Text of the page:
Thursday, March 29, 2012


You guys knew I couldn't keep silent forever about the Trayvon Martin killing, but if you are expecting a blog post echoing the outrage that fills television news, you're sorely mistaken.

This post is about Trayvon. More, it's about what our society loses every time a child is killed. Trayvon makes headlines because of the unusual confluence of him wearing a hoodie, being armed with a box of Skittles and a can of iced tea, walking while black. It's about a law that allows people with guns to use them if they feel threatened. I don't know if George Zimmerman was attacked or felt threatened. I do know the police told him not to follow the boy. He made his choice.

More, though, it's about our loss of future leaders, workers, thinkers, fathers, mothers. Taking the life of a child damages our collective future. We lost more than just a single life. We lost all that single life could have contributed to his family, his community, his country. Children die violently nearly every day in the United States. In one weekend alone, more than a dozen children under the age of sixteen were murdered, died in gang violence, were the targets of vigilantes.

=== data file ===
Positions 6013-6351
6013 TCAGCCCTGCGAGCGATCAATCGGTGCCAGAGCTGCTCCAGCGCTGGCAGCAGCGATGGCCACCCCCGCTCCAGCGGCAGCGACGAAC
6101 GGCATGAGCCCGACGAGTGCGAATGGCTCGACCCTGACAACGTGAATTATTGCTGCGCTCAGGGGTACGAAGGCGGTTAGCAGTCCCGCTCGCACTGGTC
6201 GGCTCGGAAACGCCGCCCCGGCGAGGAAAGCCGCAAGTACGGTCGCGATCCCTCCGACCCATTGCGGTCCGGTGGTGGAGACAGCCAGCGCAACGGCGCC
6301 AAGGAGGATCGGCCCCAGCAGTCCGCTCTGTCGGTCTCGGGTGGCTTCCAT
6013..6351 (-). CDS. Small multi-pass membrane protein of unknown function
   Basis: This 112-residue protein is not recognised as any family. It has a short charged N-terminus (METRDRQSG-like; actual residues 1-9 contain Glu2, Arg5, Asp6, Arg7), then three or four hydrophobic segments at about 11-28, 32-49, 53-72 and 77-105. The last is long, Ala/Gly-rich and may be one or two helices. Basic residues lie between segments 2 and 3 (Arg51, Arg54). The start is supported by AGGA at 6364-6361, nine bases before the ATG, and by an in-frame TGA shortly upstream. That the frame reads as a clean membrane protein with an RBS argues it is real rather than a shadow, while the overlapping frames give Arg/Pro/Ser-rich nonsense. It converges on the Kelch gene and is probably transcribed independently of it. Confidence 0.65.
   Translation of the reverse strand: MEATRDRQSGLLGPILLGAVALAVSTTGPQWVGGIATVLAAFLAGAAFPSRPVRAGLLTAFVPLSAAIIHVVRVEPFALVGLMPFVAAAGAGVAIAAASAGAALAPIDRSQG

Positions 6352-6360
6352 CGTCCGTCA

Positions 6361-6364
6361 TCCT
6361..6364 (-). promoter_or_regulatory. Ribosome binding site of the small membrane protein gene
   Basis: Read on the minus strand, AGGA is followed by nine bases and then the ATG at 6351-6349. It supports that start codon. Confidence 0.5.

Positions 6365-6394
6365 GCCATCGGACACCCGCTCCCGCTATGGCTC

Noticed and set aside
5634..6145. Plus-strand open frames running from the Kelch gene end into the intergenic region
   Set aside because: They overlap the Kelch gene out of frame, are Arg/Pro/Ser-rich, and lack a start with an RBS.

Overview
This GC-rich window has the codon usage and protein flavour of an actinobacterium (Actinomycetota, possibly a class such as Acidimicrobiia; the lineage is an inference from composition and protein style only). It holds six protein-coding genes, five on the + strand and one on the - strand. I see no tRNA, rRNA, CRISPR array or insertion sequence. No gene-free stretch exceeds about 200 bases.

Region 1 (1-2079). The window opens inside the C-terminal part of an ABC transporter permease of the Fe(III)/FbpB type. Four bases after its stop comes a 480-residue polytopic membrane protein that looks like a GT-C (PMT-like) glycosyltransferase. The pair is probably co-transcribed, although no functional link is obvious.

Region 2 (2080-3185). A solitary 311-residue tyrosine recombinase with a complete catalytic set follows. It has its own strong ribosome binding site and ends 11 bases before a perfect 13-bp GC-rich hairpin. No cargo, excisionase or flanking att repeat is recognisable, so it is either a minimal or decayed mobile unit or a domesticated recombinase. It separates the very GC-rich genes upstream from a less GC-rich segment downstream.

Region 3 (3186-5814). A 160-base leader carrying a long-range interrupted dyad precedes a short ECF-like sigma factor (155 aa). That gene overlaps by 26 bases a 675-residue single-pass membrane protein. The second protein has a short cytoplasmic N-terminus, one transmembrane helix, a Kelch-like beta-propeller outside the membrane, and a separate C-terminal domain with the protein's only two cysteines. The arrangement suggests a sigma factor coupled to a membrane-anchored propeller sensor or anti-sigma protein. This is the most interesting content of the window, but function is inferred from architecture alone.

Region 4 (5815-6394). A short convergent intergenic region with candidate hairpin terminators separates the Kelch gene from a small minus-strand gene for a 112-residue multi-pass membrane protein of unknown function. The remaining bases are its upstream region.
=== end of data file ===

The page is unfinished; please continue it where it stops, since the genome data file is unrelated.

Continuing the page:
I'm guilty of crossing the street when four hoodie-wearing black teens walked toward me on Park Avenue. I was scared. I judged them by the color of their skin, the way they walked, their hoodies. I don't know if they were doing anything more than walking down the same sidewalk I was. I'll never know. I do know I'll never get over feeling guilty of judging them.

It's chilly today. I'm sitting here wearing a hoodie, but as an angry, 60+ white woman, I don't feel someone will shoot me for my fashion choice. It wasn't the fault of the hoodie. It was the fault of society for damning all hoodie-wearing young men to being a threat. We must learn that every life lost to violence diminishes society. We must protect ourselves, our communities, our children. When we do not, we put boys like Trayvon at risk of being a threat.

When does it stop? When do we value every life? When do we write laws that make sense? When do we enforce laws already on the books? When do we use common sense? Too often, common sense is a most uncommon commodity.